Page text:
In this post I interview Richard Elwes, author of a number of maths books in recent years. He has kindly agreed to give away signed copies his two most recent, Mathematics in 100 Key Breakthroughs and Chaotic Fishponds and Mirror Universes. For a chance to win all you have to do is sign up for my newsletter, see the right sidebar or the bottom of this post. I’ll get my daughter to randomly pick two winners from the list of subscribers in a couple of weeks. On with the interview… Hello Richard! I think we first met when you were a PhD student here at Leeds. Can you give a quick account of your background to help people get a feel for where you are coming from? I initially followed a conventional academic path: I studied maths as an undergraduate at Oxford, and then moved north to Leeds to start a PhD in 2001, where I met you among other excellent people. My research at that stage was in the general field of mathematical logic. Afterwards I held a postdoctoral position in Freiburg in Germany, and at some point after that I somehow found my way into writing about maths for the general public. Apart from books, I’ve written for the New Scientist, and for the excellent Plus magazine online. In fact I got my first break there, when I won their New Writers’ competition in 2006, with an article about the classification of finite simple groups (http://plus.maths.org/content/os/issue41/features/elwes/index). Your book Maths in 100 Key Breakthroughs came out last month. What’s it about? Who is it aimed at? It’s aimed at anyone who finds the idea of maths interesting and appealing, but who doesn’t want to drown in equations and jargon. So it’s written with...

## Simon Singh and the Simpsons...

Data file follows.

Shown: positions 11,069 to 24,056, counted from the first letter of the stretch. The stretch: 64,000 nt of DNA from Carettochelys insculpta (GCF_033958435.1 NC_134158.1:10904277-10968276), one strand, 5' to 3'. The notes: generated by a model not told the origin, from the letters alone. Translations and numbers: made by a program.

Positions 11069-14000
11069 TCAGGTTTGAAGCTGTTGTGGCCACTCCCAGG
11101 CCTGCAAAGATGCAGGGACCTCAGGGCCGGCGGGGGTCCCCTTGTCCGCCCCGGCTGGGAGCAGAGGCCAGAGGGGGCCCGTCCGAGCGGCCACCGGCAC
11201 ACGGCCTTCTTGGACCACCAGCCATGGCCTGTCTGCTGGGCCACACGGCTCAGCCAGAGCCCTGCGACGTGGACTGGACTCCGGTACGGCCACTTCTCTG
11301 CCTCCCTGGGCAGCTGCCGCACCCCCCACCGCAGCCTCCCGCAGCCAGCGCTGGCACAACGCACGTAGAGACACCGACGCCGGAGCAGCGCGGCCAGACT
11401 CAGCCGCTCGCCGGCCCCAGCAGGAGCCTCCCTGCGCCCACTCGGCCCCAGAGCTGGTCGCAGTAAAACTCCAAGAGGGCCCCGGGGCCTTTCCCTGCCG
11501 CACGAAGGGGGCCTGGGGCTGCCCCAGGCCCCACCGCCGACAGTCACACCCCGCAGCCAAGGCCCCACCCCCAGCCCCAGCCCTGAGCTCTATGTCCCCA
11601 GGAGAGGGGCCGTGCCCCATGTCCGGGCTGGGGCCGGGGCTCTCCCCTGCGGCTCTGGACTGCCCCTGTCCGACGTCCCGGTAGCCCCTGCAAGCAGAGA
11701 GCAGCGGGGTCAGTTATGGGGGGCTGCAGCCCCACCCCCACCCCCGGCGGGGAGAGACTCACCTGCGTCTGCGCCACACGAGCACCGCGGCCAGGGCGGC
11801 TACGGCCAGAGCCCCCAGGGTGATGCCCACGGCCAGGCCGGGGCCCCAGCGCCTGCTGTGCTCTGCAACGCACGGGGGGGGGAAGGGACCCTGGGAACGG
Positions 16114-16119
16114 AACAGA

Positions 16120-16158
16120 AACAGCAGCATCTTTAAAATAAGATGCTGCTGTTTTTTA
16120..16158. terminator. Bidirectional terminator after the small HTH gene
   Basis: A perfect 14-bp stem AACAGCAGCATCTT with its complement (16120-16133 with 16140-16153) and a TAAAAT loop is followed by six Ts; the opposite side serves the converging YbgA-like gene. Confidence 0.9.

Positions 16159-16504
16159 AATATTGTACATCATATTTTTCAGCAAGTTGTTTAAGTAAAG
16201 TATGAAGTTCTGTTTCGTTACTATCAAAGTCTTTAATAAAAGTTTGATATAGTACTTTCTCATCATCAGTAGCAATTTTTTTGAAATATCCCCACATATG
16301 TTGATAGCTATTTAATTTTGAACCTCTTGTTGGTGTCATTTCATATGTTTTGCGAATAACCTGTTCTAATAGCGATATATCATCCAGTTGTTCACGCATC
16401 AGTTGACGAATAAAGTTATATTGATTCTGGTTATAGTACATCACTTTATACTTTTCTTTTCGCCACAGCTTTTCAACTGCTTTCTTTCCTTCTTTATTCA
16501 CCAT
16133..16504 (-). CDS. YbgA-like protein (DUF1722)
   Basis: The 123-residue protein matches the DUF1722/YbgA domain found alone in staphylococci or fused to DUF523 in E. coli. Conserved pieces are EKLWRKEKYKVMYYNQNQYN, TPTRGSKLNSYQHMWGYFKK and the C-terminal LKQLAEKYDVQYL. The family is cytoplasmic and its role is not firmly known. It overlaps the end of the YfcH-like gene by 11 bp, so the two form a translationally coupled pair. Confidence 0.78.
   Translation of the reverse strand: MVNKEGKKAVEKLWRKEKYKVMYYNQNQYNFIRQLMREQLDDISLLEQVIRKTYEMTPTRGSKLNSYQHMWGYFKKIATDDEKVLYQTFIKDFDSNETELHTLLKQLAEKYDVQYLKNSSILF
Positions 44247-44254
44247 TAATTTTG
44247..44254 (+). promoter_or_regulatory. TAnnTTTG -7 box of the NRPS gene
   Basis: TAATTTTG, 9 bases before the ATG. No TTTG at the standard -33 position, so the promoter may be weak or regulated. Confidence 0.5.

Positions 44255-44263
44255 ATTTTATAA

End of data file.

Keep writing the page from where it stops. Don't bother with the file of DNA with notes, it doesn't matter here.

posted by Kevin Houston

The week has been so busy that posting this has been delayed – I’ve been to London, Birmingham and Sheffield in the last three days. I did manage to install for a newsletter sign-up form for the blog. You can see it in the sidebar unless my hacks to the code have destroyed it for your browser. Please sign up if you want to know about maths articles, events, etc. Back to business. Simon Singh‘s new book, The Simpsons and Their Mathematical Secrets, is as the title suggests about the mathematics occurring in the long running cartoon The Simpsons. Now, I knew there were plenty of maths gags in the Simpsons but I’m surprised he has filled a whole book. Maybe he also includes stuff from Futurama which was packed with maths gags and even led to a lecture by Sarah Greenwald. This became a DVD extra on Bender’s Big Score (The audience features Simpsons and Futurama’s creator Matt Groening.) Singh’s book is not out yet but you can read an article about it in last Sunday’s Observer. He’ll be doing a (rather small) tour to promote the book, details are on his website. I’m planning to be at the Leeds event so maybe I’ll see you...